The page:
Rodney Hide on the fools who have good intentions

Rodney Hide slips the knife into Seeby Woodhouse, tickles his ribs up for several paragraphs then right at the end twists hard.

I can remember a similar sentiment I expressed to Seeby over lunch one day shortly after he blubbed on the stage at one of Dotcom’s manufactured public events, though I was rather more brutal and nuanced like Rodney is.

Seeby Woodhouse is a smart and successful tech entrepreneur. He exemplifies the barminess that comes over even the best and brightest when it comes to environmental policy.

He told NBR?s Ask Me Anything he votes Green: ?Although the Greens? policies may cost me a little more as a high-income taxpayer, I?m happy to pay that in return for clean rivers, a non-polluted environment, freedom from internet spying, Kiwi kids who go to school with lunches, a future for my kids where the planet doesn?t boil and generally sound economic policies that deliver for all sectors of society.?

I, too, would vote Green ? and pay more tax ? if the results were as Mr Woodhouse believes them to be.

But noble intentions aren?t enough; they don?t guarantee good results. And belief is no substitute for reason.

The century just gone was choc-a-bloc with noble intention and naive belief. The result? Unrivalled human misery. Nationalistic fervour and the promise of workers? paradises delivered gulags, death camps and a world at war.

Naive political belief ? as exemplified by Mr Woodhouse ? is at once charming and beguiling and the most dangerous thing on the planet.

Almost everything that the Greens have predicted has not come to pass. On top of that they aren’t really Green, more like deep red.

We look back and comfort ourselves that evil is done by evil men. But the 20th century horror was driven by noble intentions fueled by naive belief.

In October, 1939, as the Nazi war machine crushed Poland, the newly admitted freshman class at Princeton University voted Adolf Hitler the ?greatest living being? and the next year?s freshman class repeated the verdict.

Albert Einstein, who was just next door at the Institute for Advanced Studies, was voted No 2.

I am not for a moment comparing the Greens to the Nazis or the Communists ? that?s for another column. My point is that we should have learnt by now not to be seduced by noble intentions and naive belief.

But we haven?t. It appears a mistake we are destined to repeat. The nuttiness just gets repackaged and reheated. It?s now branded environmentalism.

The Green parties of the world have their roots in Nazism…they might not like the cold hard truth but it is the truth nonetheless.

Mr Woodhouse also displays the faulty thinking that bedevils environmental policy. We need just a little bit of this to achieve a total result of that. Just a little more tax for clean rivers and a non-polluted environment. There is no explanation for how that happens. It just does.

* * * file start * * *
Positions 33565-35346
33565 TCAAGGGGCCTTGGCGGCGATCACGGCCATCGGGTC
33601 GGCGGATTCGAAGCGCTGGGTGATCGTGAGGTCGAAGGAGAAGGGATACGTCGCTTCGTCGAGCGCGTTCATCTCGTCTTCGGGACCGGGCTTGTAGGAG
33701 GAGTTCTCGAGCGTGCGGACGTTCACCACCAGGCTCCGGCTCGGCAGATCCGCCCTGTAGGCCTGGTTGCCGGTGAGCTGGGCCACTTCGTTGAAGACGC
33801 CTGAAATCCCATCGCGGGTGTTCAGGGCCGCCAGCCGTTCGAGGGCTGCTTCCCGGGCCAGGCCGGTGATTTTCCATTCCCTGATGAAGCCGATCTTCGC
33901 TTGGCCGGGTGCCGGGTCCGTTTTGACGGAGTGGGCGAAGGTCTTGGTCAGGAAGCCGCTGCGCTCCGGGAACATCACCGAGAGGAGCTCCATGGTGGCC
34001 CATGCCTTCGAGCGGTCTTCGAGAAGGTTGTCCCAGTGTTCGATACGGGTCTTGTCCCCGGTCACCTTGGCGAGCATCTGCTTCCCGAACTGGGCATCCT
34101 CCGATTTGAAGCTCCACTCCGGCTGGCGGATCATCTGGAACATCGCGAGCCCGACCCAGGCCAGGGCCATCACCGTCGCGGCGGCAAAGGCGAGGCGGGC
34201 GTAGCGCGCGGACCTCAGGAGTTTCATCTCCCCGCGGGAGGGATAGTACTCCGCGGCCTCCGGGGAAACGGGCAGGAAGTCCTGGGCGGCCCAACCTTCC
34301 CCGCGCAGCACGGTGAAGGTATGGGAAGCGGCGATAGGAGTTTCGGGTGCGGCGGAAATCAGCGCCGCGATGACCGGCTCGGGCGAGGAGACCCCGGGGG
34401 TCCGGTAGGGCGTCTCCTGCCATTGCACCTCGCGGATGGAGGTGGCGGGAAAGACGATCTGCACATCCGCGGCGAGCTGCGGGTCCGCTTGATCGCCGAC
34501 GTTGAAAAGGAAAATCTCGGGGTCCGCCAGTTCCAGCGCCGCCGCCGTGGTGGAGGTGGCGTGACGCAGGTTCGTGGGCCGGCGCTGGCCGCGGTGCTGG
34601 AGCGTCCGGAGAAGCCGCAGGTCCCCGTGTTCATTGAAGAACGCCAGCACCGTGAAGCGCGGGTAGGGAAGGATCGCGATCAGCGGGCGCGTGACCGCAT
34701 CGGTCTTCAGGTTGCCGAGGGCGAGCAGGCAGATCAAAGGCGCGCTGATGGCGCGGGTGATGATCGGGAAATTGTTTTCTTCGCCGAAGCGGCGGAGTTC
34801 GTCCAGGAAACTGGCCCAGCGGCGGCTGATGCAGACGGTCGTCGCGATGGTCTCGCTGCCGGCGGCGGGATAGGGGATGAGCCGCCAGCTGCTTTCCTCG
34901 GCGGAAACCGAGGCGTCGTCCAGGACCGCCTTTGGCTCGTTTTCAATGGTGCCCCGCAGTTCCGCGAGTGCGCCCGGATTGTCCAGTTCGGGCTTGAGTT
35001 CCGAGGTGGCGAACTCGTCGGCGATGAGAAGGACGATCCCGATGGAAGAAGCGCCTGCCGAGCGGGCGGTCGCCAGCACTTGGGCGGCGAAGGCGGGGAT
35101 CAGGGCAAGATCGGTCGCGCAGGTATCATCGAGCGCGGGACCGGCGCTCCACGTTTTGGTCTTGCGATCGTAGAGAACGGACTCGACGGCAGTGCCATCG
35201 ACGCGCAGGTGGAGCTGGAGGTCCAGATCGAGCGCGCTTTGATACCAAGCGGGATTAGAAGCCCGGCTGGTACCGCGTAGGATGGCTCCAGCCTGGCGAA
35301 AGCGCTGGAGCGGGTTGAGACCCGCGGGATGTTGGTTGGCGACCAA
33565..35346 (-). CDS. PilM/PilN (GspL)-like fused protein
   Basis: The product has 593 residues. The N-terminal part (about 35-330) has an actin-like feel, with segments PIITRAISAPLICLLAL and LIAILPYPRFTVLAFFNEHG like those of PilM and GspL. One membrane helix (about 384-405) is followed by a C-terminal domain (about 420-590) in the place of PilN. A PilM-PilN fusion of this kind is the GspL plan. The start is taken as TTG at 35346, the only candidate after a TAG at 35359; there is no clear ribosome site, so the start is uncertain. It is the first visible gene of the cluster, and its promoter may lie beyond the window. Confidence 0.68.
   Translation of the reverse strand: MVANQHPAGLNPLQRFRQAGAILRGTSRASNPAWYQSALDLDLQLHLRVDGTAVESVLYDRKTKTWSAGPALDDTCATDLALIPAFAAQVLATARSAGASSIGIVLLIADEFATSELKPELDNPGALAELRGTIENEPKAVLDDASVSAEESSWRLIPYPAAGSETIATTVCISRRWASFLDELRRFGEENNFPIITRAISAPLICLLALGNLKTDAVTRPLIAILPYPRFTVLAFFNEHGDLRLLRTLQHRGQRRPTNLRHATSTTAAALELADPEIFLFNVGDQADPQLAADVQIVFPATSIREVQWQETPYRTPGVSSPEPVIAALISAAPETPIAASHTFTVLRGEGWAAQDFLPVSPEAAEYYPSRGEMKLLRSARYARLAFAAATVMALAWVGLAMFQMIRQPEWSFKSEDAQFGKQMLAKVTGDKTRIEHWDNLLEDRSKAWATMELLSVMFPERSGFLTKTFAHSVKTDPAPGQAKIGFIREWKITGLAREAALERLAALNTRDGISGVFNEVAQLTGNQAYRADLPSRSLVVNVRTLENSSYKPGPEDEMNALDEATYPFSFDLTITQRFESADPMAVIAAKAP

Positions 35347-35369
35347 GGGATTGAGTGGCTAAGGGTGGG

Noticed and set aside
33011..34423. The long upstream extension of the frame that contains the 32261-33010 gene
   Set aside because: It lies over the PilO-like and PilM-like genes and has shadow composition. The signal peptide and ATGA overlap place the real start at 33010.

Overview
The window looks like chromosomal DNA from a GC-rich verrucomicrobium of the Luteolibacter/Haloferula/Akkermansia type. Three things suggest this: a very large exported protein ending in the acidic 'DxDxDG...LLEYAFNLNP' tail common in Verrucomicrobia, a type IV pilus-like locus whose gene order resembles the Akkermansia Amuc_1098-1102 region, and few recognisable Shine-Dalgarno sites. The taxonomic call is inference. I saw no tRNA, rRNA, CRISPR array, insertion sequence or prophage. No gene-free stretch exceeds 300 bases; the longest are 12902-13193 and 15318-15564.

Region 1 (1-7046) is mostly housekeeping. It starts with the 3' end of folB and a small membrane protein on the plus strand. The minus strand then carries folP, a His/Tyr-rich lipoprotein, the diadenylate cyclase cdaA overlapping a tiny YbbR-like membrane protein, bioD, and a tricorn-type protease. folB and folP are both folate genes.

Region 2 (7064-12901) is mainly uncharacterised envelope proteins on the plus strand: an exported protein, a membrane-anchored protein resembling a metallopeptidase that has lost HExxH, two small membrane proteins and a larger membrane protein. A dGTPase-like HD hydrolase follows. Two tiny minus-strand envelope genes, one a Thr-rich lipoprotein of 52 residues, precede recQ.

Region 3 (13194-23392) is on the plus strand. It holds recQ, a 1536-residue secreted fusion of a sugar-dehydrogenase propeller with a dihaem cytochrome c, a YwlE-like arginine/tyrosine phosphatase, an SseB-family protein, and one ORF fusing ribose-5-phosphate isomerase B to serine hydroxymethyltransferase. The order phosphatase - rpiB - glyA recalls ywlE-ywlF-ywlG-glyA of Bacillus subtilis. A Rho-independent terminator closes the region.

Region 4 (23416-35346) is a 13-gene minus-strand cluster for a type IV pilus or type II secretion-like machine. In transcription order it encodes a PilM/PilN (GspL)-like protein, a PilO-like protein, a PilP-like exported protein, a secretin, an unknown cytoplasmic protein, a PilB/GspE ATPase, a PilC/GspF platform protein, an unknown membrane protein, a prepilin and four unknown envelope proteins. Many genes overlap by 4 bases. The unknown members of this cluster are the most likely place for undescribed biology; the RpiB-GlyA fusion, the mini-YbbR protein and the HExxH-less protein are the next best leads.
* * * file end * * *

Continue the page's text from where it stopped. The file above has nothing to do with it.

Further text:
Oh, and the promise of economic policy that delivers for ?all.? Somehow the government is delivering for just the ?few? and there is ? out there, with just a little bit more tax ? a policy prescription that will deliver for ?all.? Oh, how sweet that sounds. And all we need do is vote for it.

There is the threat, too ? found in all demagoguery and propaganda: if you don?t vote Green, the planet will boil. The choice is between Heaven and Hell ? and Mr Woodhouse is voting Heaven.

Of course, the planet is in no danger of boiling. It?s not even warming. And there?s no prospect that voting Green will improve world weather.

As I said there is not a single thing the Greens have ever said of done that has come true. Micro-chipping of dogs was supposed to stop dog attacks…nope. Outlawing smacking was going to stop child abuse…nope again. Global warming? Not happening. Clean green tech, isn’t. Peak oil? Same same.

If the Greens say increased taxes will solve the world’s problems it won;t, not ever. The dirtiest countries last century were socialist or communist countries…and yet we are supposed to believe that turning New Zealand into a socialist nirvana like Venezuela will save us all. As Venezuelans how the socialist paradise is turning out…and they have the worlds largest oil reserves to pay for all the nuttiness and they are still broke.

There are in this view of politics no trade-offs, no resource scarcity, no limits to what government can deliver, no unintended consequences, no uncertainty. One day the world is like it is; the next, it?s entirely different ? and better ? simply because we voted for it to be so.

I suspect Mr Woodhouse would view me as world-weary, and old, given up on idealism and the prospect of a better world. But we were all young once. I, too, once fervently viewed the world just as Mr Woodhouse now does. And there is a difference: I was 15.